Feira European Council conclusions, paragraph 33. The European Employment Strategy was initiated at the November 1997 Heads of State European Council in Luxembourg. This strategy established a monitoring and reporting procedure for all Member States, based on annually revised Employment Guidelines. The Employment Strategy rests on the four pillars employability, entrepreneurship, adaptability and equal opportunities. Lisbon European Council conclusions, paragraph 37. The new open method of co-ordination involves fixing European guidelines and timetables for achieving specific agreed goals, establishing (where appropriate) indicators and benchmarks in order to compare best practice, translating European guidelines into specific targets and measures adapted to fit national and regional differences, and establishing mutual learning processes based on regular monitoring, evaluation and peer review of progress. As stated in paragraph 38, “A fully decentralised approach will be applied in line with the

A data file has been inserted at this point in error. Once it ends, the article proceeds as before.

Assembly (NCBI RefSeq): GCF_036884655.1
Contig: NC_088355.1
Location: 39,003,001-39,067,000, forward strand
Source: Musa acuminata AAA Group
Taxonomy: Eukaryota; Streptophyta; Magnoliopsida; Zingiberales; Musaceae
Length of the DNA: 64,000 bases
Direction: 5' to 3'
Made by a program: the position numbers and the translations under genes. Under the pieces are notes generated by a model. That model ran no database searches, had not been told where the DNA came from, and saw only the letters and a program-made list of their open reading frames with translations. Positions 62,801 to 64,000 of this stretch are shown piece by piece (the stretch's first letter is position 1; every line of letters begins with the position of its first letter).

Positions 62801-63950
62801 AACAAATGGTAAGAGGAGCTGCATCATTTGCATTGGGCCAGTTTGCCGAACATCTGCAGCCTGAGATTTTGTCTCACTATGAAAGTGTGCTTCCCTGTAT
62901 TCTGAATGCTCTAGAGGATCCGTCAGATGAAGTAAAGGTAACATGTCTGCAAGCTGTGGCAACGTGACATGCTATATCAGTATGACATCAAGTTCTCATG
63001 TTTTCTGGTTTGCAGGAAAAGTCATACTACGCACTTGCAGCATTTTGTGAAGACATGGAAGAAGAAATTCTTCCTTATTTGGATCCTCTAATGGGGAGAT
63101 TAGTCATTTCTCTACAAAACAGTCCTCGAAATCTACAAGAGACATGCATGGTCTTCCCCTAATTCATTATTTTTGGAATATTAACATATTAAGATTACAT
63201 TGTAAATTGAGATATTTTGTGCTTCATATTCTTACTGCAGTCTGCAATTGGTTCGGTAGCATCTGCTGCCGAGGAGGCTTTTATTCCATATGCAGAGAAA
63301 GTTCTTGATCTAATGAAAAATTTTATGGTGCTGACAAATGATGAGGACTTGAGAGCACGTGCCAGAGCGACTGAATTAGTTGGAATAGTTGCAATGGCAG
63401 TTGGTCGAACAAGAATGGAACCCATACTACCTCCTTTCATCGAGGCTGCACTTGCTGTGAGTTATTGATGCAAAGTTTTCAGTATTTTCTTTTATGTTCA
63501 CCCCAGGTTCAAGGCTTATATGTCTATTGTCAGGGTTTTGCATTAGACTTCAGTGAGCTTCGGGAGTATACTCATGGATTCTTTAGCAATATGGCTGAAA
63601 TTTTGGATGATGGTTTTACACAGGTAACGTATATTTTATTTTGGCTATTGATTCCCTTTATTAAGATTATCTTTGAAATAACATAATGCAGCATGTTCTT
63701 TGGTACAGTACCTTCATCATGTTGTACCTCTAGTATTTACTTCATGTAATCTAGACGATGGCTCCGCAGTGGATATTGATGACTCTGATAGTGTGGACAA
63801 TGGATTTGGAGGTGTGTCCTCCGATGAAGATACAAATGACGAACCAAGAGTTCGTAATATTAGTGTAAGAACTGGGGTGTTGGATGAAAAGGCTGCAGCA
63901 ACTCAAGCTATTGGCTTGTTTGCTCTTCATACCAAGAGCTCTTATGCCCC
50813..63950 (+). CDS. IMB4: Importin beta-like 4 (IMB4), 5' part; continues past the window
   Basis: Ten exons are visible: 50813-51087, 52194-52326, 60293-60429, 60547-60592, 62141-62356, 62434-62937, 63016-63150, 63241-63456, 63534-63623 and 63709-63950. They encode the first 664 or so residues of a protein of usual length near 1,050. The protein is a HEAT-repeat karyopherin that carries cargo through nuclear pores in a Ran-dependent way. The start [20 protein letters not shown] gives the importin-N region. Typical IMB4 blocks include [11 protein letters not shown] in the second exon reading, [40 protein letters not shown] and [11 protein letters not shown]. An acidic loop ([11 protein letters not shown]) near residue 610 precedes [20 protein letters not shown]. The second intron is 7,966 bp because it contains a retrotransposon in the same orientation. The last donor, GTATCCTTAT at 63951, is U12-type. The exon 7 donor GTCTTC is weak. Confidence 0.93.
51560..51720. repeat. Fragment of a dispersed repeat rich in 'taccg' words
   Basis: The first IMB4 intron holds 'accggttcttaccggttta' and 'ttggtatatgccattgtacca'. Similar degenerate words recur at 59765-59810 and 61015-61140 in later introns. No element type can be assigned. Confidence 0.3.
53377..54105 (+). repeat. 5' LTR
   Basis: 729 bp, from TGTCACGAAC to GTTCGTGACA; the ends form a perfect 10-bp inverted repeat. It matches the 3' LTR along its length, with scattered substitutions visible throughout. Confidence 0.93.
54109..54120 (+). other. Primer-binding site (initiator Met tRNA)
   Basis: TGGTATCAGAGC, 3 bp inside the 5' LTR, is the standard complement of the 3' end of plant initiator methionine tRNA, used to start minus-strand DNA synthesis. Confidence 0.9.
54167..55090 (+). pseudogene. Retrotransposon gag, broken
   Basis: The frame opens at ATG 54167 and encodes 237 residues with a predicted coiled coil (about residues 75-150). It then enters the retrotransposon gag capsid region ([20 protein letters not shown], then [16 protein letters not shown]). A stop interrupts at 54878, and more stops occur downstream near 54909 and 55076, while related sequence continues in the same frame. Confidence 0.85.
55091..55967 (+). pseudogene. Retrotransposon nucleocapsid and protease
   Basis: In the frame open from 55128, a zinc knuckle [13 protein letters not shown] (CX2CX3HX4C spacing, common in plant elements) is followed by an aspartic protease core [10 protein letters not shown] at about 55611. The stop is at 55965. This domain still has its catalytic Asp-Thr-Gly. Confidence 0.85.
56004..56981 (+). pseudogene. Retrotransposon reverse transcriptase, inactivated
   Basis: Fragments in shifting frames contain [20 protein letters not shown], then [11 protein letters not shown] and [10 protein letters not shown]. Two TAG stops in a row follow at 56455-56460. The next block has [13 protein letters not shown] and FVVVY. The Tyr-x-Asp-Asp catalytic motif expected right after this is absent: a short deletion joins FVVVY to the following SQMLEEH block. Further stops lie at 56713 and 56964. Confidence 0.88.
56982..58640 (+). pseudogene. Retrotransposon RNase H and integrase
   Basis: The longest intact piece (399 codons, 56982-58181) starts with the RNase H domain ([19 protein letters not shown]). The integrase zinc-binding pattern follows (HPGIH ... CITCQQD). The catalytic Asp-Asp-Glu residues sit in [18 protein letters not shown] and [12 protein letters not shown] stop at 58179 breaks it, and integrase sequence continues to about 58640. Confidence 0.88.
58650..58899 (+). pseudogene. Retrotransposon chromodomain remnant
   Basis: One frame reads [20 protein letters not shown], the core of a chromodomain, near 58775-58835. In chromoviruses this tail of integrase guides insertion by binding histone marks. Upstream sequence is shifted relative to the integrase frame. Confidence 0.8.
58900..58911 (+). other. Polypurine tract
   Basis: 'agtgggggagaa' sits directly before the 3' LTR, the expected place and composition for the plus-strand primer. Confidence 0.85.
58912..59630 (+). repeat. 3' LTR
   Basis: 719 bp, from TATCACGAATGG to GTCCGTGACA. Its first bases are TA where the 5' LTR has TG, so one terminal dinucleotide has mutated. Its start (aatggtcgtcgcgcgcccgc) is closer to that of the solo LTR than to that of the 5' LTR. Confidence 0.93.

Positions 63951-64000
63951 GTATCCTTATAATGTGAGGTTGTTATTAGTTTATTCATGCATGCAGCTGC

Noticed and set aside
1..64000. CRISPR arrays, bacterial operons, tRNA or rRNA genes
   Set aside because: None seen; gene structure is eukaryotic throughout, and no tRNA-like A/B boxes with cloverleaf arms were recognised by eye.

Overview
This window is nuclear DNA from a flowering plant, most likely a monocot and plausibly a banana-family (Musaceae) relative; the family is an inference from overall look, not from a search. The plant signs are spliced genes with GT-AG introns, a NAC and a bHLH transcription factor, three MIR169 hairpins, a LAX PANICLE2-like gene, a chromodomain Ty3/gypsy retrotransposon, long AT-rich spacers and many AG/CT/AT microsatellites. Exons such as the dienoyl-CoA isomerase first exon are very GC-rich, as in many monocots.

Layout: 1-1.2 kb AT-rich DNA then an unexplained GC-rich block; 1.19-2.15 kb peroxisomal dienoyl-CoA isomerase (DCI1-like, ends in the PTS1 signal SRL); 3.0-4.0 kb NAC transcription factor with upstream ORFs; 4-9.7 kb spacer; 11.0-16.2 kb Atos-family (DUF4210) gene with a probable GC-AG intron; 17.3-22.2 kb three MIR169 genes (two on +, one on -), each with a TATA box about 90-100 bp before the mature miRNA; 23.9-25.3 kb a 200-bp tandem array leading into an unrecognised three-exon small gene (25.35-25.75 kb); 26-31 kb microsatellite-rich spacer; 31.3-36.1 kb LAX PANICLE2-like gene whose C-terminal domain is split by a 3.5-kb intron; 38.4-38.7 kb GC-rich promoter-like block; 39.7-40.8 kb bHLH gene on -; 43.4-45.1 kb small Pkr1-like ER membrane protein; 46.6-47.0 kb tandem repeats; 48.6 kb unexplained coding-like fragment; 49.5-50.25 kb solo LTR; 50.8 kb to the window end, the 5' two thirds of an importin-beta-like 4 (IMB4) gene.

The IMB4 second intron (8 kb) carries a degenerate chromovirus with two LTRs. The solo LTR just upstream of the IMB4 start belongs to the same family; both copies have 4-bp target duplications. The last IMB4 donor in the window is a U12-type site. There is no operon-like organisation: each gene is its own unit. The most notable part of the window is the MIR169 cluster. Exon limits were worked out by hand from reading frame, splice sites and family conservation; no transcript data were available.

This Memorandum opens by stating the case for implementing lifelong learning. Section 2 argues that promoting active citizenship and promoting employability are equally important and interrelated aims for lifelong learning. Member States agree on its priority, but have been slow to take concerted action. Section 3 argues that the scale of current economic and social change in Europe demands a fundamentally new approach to education and training. Lifelong learning is the common umbrella under which all kinds of teaching and learning should be united. Putting lifelong learning into practice demands that everyone work together effectively – both as individuals and in organisations. In response, Section 4 highlights six key messages which offer a structured framework for an open debate on putting lifelong learning into practice. These messages are based on experience gathered at European level through Community programmes and the European Year of Lifelong Learning (1996). Each key message includes a set of questions, the answers to which should help to clarify priority areas for action. The key messages suggest that a comprehensive and coherent lifelong learning strategy for Europe should aim to: • guarantee universal and continuing access to learning for gaining and renewing the skills needed for sustained participation in the knowledge society; • visibly raise levels of investment in human resources in order to place priority on Europe’s most important asset – its people; • develop effective teaching and learning methods and contexts for the continuum of lifelong and lifewide learning; • significantly improve the ways in which learning participation and outcomes are understood and appreciated, particularly non-formal and informal learning; • ensure that everyone can easily access good quality information and advice about learning opportunities throughout Europe and throughout their lives; • provide lifelong learning opportunities as close to learners as possible, in their own communities and supported through ICT-based facilities wherever appropriate. A framework of partnership should help to mobilise resources in favour of lifelong learning at all levels; this Memorandum closes, in Section 5, with examples of how European level actions can assist Member States to make progress. Working together to put lifelong learning into practice is the best way forward • to build an inclusive society which offers equal opportunities for access to quality learning throughout life to all people, and in which education and training provision is based first and foremost on the needs and demands of individuals; • to adjust the ways in which education and training is provided, and how paid working life is organised, so that people can participate in learning throughout their lives and can plan for themselves how they combine learning, working and family life; • to achieve higher overall levels of education and qualification in all sectors, to ensure high-quality provision of education and training, and at the same time to ensure that